Earlier this year, the company won the “Overall IoT Company of the Year” award at the global 2019 IoT Breakthrough Awards, an event that recognizes the top companies, technologies, and products in the global IoT arena.

Rockwell Automation says it set the standard for remote operation and sustainability with its integrated automation and control solution at the Pohokura natural gas fields in New Zealand. The production station is operated by Shell Exploration NZ, which uses the services of Shell Todd Oil Services.

“There have been no problems with the PACs from Rockwell Automation in the five years of Pohokura operation—our objectives have been fully satisfied in terms of budget, timing, personnel safety, and environmental sustainability,” Paul Brown, operations readiness and assurance engineer for Shell and former Pohokura operations engineer, says in a case study of the project.

The case study explains that the site is undergoing an expansion to create another plant using the solution provided by the Rockwell Automation Integrated Architecture system.

“Rockwell Automation is firmly committed to helping our customers realize unprecedented levels of productivity and sustainability by combining the best of industrial automation with the latest in digital technology, bringing the connected enterprise to life,” says Blake Moret, chairman and CEO of Rockwell Automation. “We are proud to be recognized by IoT Breakthrough for our ongoing work to bring people, processes, and technologies together and deliver smarter, more connected industrial IoT solutions to the world around us.”

‘Industry 4.0’
In early May Emerson received a Hart Energy Meritorious Award for Engineering Innovation for its rock type classification with machine learning technology that combines the latest innovations in geoscience, algorithms, and statistical models to help oil and gas operators better understand reservoir behavior. Automated machine learning produces results in minutes or hours, rather than months or years, and is well suited for cloud implementation.

Emerson was also honored at the IoT Breakthrough Awards, taking the title “Industrial IoT Company of the Year” for the second consecutive year.

“As industrial IoT technologies continue to evolve, customers are relying on us more and more to help them evaluate and implement digital technologies to show business performance and value,” Lal Karsanbhai, executive president of Emerson’s Automation Solutions business, said in a news release following the awards.

“It is abundantly clear that digitization is radically changing the face of entire markets, and the level of IoT innovation continues to deliver impressive results in particular for manufacturing, enterprise, and industrial customers worldwide.”
—James Johnson, Managing Director, IoT Breakthrough
According to the release, a recent Emerson study of industry leaders responsible for digital transformation initiatives showed that merely 20 percent of respondents had both a vision for digital transformation and a clear, actionable roadmap to implement. Absence of this practical roadmap was cited as the number one barrier for digital transformation projects.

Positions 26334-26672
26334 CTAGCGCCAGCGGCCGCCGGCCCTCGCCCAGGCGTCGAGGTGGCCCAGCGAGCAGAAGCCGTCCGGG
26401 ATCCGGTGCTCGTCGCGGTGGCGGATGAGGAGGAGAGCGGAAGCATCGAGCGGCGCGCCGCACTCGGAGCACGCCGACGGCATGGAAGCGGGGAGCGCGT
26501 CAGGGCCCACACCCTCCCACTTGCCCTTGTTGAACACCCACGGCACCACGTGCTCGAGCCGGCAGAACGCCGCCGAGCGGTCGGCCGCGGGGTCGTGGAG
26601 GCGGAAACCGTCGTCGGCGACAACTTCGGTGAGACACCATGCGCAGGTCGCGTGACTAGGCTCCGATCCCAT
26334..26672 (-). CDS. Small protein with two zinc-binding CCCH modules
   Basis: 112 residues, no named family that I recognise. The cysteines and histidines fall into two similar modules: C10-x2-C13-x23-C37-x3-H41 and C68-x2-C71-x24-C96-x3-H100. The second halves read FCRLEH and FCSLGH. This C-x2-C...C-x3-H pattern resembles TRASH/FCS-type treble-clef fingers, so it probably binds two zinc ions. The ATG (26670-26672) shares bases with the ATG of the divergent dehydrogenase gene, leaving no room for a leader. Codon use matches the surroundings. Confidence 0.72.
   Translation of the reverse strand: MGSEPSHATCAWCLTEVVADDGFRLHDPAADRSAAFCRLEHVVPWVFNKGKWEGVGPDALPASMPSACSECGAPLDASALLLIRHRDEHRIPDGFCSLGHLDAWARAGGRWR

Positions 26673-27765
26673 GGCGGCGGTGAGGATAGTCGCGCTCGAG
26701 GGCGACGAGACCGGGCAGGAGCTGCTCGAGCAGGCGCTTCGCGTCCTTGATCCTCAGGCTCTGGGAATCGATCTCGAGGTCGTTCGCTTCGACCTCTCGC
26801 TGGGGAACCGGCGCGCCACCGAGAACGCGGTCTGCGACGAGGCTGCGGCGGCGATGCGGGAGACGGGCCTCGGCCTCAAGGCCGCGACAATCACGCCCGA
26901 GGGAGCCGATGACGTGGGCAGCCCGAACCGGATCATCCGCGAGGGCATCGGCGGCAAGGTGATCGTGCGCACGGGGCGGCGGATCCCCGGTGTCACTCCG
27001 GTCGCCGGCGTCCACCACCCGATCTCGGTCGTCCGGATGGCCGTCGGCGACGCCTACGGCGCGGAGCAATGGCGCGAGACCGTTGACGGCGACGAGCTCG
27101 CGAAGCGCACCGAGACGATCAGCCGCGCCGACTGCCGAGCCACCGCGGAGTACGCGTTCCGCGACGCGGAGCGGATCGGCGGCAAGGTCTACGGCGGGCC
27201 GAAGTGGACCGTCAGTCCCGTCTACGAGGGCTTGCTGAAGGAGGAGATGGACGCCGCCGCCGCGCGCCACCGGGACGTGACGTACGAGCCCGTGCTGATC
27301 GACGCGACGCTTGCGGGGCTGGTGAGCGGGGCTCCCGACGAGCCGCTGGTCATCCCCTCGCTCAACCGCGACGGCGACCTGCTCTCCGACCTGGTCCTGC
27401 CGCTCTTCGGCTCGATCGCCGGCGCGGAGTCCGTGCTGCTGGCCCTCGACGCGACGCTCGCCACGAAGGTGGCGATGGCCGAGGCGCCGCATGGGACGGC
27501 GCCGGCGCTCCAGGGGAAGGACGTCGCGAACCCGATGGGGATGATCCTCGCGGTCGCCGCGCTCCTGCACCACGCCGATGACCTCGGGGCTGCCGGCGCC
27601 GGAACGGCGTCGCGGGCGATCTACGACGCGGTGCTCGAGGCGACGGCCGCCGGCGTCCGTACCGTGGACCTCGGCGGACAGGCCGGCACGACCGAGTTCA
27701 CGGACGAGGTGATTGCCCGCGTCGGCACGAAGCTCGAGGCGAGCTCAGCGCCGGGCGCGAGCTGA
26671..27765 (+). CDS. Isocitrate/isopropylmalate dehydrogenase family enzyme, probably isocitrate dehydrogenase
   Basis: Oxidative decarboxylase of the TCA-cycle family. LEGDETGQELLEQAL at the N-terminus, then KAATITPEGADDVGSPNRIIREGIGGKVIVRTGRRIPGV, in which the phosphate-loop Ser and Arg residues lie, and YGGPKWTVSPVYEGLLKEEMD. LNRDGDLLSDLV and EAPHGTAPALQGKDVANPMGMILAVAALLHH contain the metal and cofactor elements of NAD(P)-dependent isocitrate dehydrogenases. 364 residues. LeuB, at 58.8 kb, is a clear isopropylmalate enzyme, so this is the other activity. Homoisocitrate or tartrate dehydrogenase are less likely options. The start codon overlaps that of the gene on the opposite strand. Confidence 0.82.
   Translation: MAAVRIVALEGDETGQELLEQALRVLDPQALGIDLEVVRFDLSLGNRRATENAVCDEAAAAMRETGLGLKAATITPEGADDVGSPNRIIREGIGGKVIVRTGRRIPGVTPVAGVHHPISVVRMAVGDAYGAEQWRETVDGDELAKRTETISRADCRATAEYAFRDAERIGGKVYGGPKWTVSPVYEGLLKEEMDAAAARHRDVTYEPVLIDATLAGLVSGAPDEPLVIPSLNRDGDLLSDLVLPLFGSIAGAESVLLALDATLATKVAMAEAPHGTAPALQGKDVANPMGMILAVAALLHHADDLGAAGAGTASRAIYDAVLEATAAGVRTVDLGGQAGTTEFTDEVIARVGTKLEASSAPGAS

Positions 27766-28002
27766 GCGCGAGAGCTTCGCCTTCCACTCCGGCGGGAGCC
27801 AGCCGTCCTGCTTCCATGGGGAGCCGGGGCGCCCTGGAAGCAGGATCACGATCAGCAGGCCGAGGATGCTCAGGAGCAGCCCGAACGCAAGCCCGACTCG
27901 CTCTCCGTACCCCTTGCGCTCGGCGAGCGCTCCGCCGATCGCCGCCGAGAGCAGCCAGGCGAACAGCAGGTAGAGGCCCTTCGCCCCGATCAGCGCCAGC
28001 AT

“It is abundantly clear that digitization is radically changing the face of entire markets, and the level of IoT innovation continues to deliver impressive results in particular for manufacturing, enterprise, and industrial customers worldwide,” says James Johnson, managing director at IoT Breakthrough. “In this new world of Industry 4.0, it becomes increasingly difficult for industrial IoT suppliers to stand out in the crowded market, and Emerson has successfully demonstrated a level of innovation and success in the industrial IoT market for a second consecutive year to bring home our Industrial IoT Company of the Year designation.”

Like Rockwell and Emerson, numerous other companies, including Honeywell Oil and Gas and ABB Oil, have also developed IoT platforms targeting different market niches.

This year, ABB launched ABB Ability Wellhead Manager, a cloud-based system designed to scale easily and provide insights about production assets throughout the world. The new system is ideal for a company looking to acquire 100 to 1,000 wells and that wants to put a monitoring system in place, according to the company.

According to Amstutz, the future for automation technology within the oil and gas industry is bright. AI algorithms and workflow not only make it possible to see results more quickly but they also generate decision-enabling deliverables that are not achievable with conventional methods.

“These methods will continue to evolve and improve as the convergence of extreme usability, open-data, acceptance of AI methods, and increased availability of elasticized high-performance computing resources become more accessible,” Amstutz says. “Thanks to advances in digital oilfield technology, operators are able to connect remote assets to cloud-based platforms to rationalize data and securely generate actionable information, helping them optimize existing equipment and facilities while lowering project costs and removing employees from harm’s way. Solutions like digital twins for reservoirs and control systems allow accurate process control modeling, remote training, and the incorporation of other systems that drive a more safe, profitable process.”

Arctic Automation
The harsh, remote nature of the Arctic is not the biggest limitation to the integration of digital technology into oil and gas systems in the region: it’s making a business case that justifies a specific need, which can vary widely depending on the age of equipment and location of facilities. The industry also faces barriers with regard to workforce training.

“With the new digital technologies there will be new ways of working that require upskilling of the workforce,” Amstutz says. “Often it is not about the technology but about the people and the ability of the operators to have a robust and flexible change management process. Digital has the potential to disrupt business models and organization.”

Nonetheless, the potential to cut costs, which are especially high when they involve employees, monitoring, and surveying remote sites, continues to drive the market for automation technology.

“This includes faster projects with better capital returns, analytics giving them actionable information from top to bottom, remote monitoring utilizing remote expertise, and access to shared information across the operator’s enterprise,” Amstutz says. “Overall the greater information provided by IoT and digitalization provides greater operational certainty and will help operators reach Top Quartile performance over the lifetime of the asset.”

Going forward, it is expected that operators will be able to optimize operations with real-time information from a pervasive sensing layer, securely feed that data to robust analytics software, and arm experts with the insight to respond quickly and confidently to changing conditions, no matter where they are.

“This provides oil and gas operators the diagnostic capabilities and data insight to make better decisions, become more proactive, and reduce risks—even in challenging and high-stakes operating environments like the Arctic,” Amstutz says.